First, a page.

I am a mother and an artist: I’ve been making work for over twenty years; I’ve been a mother for a little over two years, and I have just turned 40. Finally time to stop saying, “When I grow up I will…..”, time to get on with it, stick my neck out, start the revolution. So here it is:

Mother and artist: I believe these are two of the most important jobs on the planet. Both are fuller than full time: this is work that will not be left behind at 5pm, work that wakes you up at night. It is work that challenges and undoes the dichotomy of ‘personal’ versus ‘professional’ to which our society is strongly attached, to the denigration of the personal. They are both jobs which are concerned with fundamental questions of identity: looking after and making sense of who we are, where we have come from, who we might become. Mothers and artists are as vital, arguably more so, than bankers and politicians to our future. Despite this both jobs have precious little status in the current cultural climate: most mothering and much art-making goes on unpaid.

In many ways artists have it worse off than mothers: at least the importance of birthing, caring for children, is not denied even if people still talk about ‘just being a mum.’ On the other hand, being an artist is at least considered a profession and a few artists, albeit a privileged few, have immense clout. I think there is something useful about aligning these two jobs of mother and artist: there are many parallels between them, and in naming these the status of both goes up. Let’s take them both more seriously, more professionally, more playfully, more personally, in our individual and collective lives.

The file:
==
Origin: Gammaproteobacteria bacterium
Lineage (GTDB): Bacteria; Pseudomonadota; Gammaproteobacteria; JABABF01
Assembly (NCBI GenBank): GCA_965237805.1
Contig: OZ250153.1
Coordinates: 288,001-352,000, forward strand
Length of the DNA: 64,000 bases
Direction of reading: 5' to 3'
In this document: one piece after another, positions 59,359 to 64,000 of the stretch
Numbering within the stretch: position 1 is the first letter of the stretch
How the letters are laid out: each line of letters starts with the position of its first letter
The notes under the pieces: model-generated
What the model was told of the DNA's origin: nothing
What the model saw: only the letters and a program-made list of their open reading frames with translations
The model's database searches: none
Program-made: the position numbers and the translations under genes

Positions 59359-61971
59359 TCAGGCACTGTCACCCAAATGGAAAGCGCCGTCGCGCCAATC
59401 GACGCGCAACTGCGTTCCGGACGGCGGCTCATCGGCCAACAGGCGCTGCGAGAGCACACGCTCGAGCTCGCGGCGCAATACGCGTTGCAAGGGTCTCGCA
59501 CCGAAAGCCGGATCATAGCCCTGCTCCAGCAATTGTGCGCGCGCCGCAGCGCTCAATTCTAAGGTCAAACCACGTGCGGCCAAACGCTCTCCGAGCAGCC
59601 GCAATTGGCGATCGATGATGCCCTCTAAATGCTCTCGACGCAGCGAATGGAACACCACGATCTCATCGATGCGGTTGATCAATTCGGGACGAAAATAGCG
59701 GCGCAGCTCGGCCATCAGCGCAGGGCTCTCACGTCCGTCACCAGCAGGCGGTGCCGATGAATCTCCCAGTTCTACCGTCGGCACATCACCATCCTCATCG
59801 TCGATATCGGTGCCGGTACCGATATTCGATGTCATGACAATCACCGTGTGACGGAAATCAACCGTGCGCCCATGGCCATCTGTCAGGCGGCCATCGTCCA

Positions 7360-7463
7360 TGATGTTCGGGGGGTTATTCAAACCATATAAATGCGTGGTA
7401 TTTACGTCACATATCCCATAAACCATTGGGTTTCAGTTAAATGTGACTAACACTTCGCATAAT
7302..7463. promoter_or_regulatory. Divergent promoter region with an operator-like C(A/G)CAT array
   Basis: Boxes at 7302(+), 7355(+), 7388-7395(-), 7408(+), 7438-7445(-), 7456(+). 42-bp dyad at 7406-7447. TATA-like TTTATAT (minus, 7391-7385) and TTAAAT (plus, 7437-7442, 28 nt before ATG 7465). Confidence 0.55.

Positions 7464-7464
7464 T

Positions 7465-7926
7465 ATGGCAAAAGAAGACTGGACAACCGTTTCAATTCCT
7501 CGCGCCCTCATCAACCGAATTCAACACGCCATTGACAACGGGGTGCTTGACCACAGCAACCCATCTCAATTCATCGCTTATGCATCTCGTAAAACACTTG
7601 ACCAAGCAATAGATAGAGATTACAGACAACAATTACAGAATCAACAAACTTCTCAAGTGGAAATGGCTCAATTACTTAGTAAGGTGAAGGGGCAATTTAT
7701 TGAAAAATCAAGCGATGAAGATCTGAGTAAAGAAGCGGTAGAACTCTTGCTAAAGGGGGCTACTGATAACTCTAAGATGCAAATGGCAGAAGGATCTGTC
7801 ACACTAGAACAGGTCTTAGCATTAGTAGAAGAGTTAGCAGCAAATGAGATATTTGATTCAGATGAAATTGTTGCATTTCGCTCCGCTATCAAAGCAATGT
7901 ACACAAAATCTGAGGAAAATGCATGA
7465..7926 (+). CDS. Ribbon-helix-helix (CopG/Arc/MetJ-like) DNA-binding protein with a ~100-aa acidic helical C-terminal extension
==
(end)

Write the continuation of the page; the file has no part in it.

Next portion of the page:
This is a call to all artists, mothers, children, fathers, partners, grandparents, aunts, uncles, anyone and everyone who is mothering anything, to see how we can support each other to do the work we care about with everything we have - body and soul -  and make it better valued.

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